Wednesday, January 15, 2014

Energy Economy - Personal Hygiene and Chronic Illness

Bathing has become an ordeal for me.  I can’t shower now because I can’t stand up that long and I can’t raise my hands above my head.  So I take baths.  But doing a full bath – like washing my hair and shaving my legs – takes forever and is exhausting.  I have to rest for hours afterward.  So I am constantly looking for easier, better, energy-saving ways to perform personal hygiene tasks. Below are a few practical suggestions I (and others) have followed at various levels of illness to make bathing and personal hygiene easier.  I hope some of them work for you too.

•    Simplify your bathing routine.  Do not shave if you don’t have to – or can’t.  Use fewer products.  Don’t wash your hair every day.

•    Take baths instead of showers.  Or install a chair and/or hand-held nozzle.  Do you really want to waste all your energy on bathing?  Even if you don't think it's absolutely necessary, maybe you could give it a try anyway.  Think of energy like money.  If you save some energy bathing maybe you can spend it elsewhere.

•    Use hand grips and / or gripping bath mats for stability and slipping issues and overall weakness.  Here are some ideas.

•    Pay attention to your body’s responses to heat and cold.  If you have negative reactions to hot or cold water try not to push your limits.  I have very negative effects from heat.  So hot baths are usually not good for me.  Warm, or cool baths are better.  Heat sounds so good, but if I take a hot bath it takes a much longer time for me to recover. 

•    Cut your hair short!  This has been a huge help to me.  It saves energy washing it, drying it, and putting it up all the time (because I can’t stand it on my neck).  It has been an incredibly freeing experience for me.  I LOVE it SO much!  (Warning - You'll be hearing more about my short hair later.  I can't help myself.)

•    Purchase some cleansing wipes to keep by your bed.  If you are confined to bed or can’t bathe as often as you would like and don’t have the energy to stand at the sink and wash, these come in handy.  They are useful for washing your face, underarms, hands, phones, kids hands, etc.  Personally I like the Burt’s Bee’s facial towelettes with white tea extract.

•    Keep a spray or squirt bottle of water near the toilet so that you can freshen up even if you are not able to bathe frequently but are still able to take yourself to the bathroom.

•    Buy a battery operated toothbrush.  They cost as little as $8.00 and can help save energy expenditure.  They also do a better job getting your teeth clean – and we know that contributes to improved health.  (Thank you to my lovely sister for this one.)

•    Keep dental floss by your bed or the place you most often gravitate.  I know when I’m very sick flossing isn’t my priority and, in fact, I’m too weak to do it at all.  But, at a slightly higher level of health I can do better at this.  Besides, I just read an article on oral health, so I’m kind of on a kick right now.  So far, I’ve found that keeping the floss by my bed is the only way it will get done.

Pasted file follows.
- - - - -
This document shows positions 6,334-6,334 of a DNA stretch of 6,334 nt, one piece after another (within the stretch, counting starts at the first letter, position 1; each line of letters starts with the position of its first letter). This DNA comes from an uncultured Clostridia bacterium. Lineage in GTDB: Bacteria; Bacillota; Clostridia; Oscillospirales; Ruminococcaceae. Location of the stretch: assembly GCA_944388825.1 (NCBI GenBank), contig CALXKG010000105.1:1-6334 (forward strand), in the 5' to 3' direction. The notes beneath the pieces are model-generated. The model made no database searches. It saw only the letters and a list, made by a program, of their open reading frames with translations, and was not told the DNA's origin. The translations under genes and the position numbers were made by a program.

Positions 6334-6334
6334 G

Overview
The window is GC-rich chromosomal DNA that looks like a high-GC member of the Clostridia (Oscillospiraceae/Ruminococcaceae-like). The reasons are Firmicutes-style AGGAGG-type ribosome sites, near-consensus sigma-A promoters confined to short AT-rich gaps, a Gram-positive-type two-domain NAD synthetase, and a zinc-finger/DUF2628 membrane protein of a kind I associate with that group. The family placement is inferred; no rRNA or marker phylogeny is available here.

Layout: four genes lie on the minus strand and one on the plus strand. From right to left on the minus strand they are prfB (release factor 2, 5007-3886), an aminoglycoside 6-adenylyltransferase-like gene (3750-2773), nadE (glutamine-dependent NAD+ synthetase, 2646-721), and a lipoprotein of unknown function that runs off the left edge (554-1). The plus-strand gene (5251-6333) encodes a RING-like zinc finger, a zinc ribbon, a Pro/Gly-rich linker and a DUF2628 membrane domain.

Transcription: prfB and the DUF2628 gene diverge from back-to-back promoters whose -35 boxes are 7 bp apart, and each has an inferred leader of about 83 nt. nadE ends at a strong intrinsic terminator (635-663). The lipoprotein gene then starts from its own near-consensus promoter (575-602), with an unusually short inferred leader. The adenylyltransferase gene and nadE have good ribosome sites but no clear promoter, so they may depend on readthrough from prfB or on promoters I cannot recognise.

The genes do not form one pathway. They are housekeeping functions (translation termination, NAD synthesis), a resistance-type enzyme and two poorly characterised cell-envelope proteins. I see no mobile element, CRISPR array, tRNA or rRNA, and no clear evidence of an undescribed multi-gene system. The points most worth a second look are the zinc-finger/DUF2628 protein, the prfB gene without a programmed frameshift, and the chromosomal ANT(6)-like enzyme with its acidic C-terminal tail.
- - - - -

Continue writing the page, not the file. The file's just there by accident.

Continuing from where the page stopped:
I would love some further suggestions on the topic of caring for personal hygiene while very ill.  Do you have any?  Can you share them with us?  I'm always on the look out for new idea's.

Other Energy Economy posts:
Food - Parts 1, 2, and 3
Grocery shopping and chronic illness
Wardrobe considerations for the chronically ill - Part 1
Wardrobe considerations for the chronically ill - Part 2
14 Suggestions for cleaning house while chronically ill
Leaving the house while chronically ill


  1. Wow. I love these suggestions. Going to incorporate some of them right away. The the wipes and spray bottle are fantastic ideas. I too can not shower, and have had a very difficult time bathing. I have a tub where I can sit in the bottom and let the water run over me while resting my head on the side. That helps tremendously. I keep a very large plastic cup close in the tub and use it to pour water over me. That is how I wash my hair. So I can do that while intermittently resting. But when I have to bathe in the guest bath which is a standard size tub... we installed a handheld shower head so that it can dangle all the way to the bottom of the tub. That way I can still sit and not have to direct the water toward me with just my hand. I just have to hold the shower head (which is too much sometimes). I also put my clothing and towel on the edge of the tub so that when i get up it is an easy reach. During my worst times I have to wait for my husband to help me in and out and to wash my hair. I wash my hair twice a week usually. It is quite difficult even when I am at my better times. Also I sit while brushing my teeth and putting on makeup and fixing hair. Oh yes, and I keep by my bed and by the couch lip conditioner, lotion for body and face, tissues, and dental floss. Thank you so much for the additional ideas. These little things can make a huge difference.

    1. Hi Joanna! I'm glad you liked this post. Thanks for sharing some of your methods. They are helpful!

  2. Glad to see a post on this issue! I found rubbing a bar of soap on the washcloth exhausting, so I switched to bath & shower gel on a nylon pouf. It can be washed in the machine inside a mesh lingerie bag. A terry cloth robe put on when you step out does most drying off for you. Just use a hand towel to dry the nooks and crannies.